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Sheltering Arms Blog

Best Desk Alignment to Avoid Injury

Best-Desk-Alignment

Posted on: January 30, 2020 by Jenny Lankford

By: Roxanne Williams, PT, DPT, CWCE

Do you leave the office at the end of the day feeling stiff with back, neck or wrist pain? It seems illogical, but you can actually suffer an injury such as carpal tunnel, tendinitis or muscle strains while sitting. However, ergonomic strategies can improve posture alignment, reduce time spent in the same posture, reduce repetitive motions and limit extreme ranges of motion to reduce your risk of developing a musculoskeletal disorder.

Try these strategies every few hours for posture variety:

  • Set reminders or timers on your calendar, phone or watch to change positions throughout the day;
  • Switch between your computer mouse, track ball and touch pad;
  • When practical, switch between sitting and standing; and
  • If your work includes repetitive tasks, try to switch tasks at least every few hours to achieve work task variety.

The perfect desk positioning sounds simple, but the verdict is still out on proper posture relating to seating, wrist position and work station set up. Research suggests there is no perfect set up, but rather that holding postures for long periods of time can be stressful regardless of alignment – gravity can compress joints, muscles can contract and tendons can be tensed while we hold ourselves still lost in our work. Changes in posture can be utilized without reducing your productivity or requiring the use of costly adaptive gear for you or your workstation.

Try these desk and computer modifications:

  • Chairs: adjustable chairs are recommended to allow regular changes in seat height and tilt to vary posture;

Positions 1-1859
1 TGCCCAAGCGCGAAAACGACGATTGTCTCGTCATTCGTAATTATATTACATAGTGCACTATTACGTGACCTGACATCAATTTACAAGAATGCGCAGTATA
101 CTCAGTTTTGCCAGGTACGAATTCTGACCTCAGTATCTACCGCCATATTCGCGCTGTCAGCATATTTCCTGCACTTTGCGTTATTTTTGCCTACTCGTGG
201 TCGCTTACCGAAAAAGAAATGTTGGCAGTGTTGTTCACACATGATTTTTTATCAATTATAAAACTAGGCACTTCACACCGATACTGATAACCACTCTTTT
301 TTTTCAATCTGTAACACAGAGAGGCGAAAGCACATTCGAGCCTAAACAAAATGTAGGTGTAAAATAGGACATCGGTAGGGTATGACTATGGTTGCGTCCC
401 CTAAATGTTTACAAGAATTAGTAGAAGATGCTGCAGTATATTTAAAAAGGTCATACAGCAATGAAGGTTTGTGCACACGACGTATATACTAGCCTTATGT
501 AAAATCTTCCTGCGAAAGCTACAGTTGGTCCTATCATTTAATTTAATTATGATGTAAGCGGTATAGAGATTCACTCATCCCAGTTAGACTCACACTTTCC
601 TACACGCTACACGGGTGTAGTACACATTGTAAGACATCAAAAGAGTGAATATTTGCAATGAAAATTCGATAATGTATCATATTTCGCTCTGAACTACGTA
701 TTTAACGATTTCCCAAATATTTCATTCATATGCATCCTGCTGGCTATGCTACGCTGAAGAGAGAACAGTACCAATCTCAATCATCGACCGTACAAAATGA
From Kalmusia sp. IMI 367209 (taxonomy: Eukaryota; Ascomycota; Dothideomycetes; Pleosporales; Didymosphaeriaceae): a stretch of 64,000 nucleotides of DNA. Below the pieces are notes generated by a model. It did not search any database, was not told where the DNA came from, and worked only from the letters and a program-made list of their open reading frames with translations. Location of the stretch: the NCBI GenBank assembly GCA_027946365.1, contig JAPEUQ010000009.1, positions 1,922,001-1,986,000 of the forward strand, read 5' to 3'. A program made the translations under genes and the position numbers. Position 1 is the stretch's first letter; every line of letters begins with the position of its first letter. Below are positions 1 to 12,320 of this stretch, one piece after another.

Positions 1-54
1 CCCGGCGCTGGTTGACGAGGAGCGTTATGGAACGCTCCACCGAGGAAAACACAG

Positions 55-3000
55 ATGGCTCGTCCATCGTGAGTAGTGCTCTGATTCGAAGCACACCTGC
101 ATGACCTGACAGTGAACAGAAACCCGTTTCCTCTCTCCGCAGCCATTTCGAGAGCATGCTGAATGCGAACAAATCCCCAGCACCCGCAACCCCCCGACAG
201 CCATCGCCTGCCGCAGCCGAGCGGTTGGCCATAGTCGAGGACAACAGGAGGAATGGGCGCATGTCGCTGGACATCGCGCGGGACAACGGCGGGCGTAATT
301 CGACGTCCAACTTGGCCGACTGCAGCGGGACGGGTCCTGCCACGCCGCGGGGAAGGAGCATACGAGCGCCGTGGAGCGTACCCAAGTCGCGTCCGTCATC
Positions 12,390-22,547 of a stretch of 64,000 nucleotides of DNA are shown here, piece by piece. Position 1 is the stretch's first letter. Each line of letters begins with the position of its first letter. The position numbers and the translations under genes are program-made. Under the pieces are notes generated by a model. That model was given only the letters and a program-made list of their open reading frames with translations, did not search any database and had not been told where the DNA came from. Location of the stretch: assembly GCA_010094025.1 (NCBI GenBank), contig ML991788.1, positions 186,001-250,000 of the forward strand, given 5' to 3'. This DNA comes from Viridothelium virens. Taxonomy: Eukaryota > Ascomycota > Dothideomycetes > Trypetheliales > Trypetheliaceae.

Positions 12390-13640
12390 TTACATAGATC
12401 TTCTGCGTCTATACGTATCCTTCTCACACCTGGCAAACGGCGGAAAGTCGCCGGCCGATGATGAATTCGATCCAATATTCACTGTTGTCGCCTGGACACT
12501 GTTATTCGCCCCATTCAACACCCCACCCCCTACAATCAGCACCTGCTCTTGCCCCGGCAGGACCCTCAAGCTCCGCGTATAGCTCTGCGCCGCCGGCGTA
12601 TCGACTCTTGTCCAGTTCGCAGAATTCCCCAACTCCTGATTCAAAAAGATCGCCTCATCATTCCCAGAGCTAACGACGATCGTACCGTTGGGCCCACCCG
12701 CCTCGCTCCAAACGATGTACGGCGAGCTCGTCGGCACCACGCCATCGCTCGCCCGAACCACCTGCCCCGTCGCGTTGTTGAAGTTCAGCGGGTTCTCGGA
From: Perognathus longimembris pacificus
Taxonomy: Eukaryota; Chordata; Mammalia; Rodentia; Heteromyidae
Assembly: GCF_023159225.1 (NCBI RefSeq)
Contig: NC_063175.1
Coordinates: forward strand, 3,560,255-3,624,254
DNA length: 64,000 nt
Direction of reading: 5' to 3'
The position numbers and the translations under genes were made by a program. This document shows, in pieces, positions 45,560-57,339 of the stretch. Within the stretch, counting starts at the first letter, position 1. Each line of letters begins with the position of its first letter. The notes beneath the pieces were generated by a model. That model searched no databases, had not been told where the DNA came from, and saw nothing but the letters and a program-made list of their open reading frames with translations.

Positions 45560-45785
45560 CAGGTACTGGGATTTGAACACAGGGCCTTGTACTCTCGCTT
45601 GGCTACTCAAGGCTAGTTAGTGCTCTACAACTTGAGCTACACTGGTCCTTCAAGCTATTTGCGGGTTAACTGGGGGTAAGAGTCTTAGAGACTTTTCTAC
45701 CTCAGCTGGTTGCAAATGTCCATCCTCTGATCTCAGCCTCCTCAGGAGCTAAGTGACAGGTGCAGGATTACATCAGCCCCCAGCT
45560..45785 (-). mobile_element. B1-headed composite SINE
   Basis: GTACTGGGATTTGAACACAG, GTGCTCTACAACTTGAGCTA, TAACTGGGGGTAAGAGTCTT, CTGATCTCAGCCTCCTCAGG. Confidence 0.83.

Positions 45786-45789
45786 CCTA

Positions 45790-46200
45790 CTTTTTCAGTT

• Monitors: place directly in front of you or arrange yourself in front of the monitor during long periods of reading/computer work, not off to one side;
  • Keyboards: it is best for height/tilt to be adjustable to allow regular change for variety;
  • Support padding: a gel pad is recommended to support upper extremities in front of the keyboard and mouse;
  • Desk layout: bring your work materials close by (i.e. phone, mouse, documents) to reduce reaching distances and frequency;
  • Documents: are best kept in a document holder that can be moved into a variety of locations near your monitor to reduce repetitive pinching and holding and allow for a more neutral neck position while reading;
  • Phone usage: A headset is preferable to a handset and sandwiching the phone between your neck and shoulder is not recommended;
  • Writing instruments: padded surfaces on your pens and pencils reduce pinch forces; and
  • Breaks: look at a target far away and alter your posture, stretching briefly.

While experts continue to search for the perfect desk and computer set up, we can make these helpful changes to be considerate of our bodies. Preventing musculoskeletal disorders in the workplace is in your best interest as well as the best interest of your employer!

Did you know Sheltering Arms offers a full spectrum of industrial rehabilitation services for those who have sustained on-the-job injuries? Click here to learn more about these services.

You may also like: Is a Standing Desk Right for You?


Resources:
https://www.osha.gov/SLTC/etools/computerworkstations/positions.html
https://www.osha.gov/SLTC/etools/computerworkstations/wkstation_enviro.html
https://www.osha.gov/SLTC/etools/computerworkstations/positions.html
https://www.osha.gov/SLTC/etools/computerworkstations/checklist_evaluation.html
https://www.osha.gov/SLTC/etools/computerworkstations/checklist_purchasing_guide.html